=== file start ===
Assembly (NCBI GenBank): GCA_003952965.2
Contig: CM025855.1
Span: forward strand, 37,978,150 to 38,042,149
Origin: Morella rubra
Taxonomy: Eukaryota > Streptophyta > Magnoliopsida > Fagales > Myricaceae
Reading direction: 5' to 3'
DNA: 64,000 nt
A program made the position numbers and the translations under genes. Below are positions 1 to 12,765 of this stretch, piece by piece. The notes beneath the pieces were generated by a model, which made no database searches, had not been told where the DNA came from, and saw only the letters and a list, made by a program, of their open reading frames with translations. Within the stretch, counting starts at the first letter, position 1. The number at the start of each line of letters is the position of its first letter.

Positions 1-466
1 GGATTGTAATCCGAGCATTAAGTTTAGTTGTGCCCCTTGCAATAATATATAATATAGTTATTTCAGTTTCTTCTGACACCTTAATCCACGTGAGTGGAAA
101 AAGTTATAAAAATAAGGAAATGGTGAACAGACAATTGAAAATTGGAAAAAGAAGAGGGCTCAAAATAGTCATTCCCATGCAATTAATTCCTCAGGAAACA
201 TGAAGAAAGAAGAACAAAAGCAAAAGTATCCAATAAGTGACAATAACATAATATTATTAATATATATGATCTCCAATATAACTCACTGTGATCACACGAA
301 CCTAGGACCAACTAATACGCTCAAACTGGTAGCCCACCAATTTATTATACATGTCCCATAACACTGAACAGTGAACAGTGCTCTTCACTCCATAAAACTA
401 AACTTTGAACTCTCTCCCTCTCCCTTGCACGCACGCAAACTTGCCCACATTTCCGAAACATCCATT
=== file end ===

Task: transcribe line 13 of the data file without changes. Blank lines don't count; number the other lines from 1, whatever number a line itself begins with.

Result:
301 CCTAGGACCAACTAATACGCTCAAACTGGTAGCCCACCAATTTATTATACATGTCCCATAACACTGAACAGTGAACAGTGCTCTTCACTCCATAAAACTA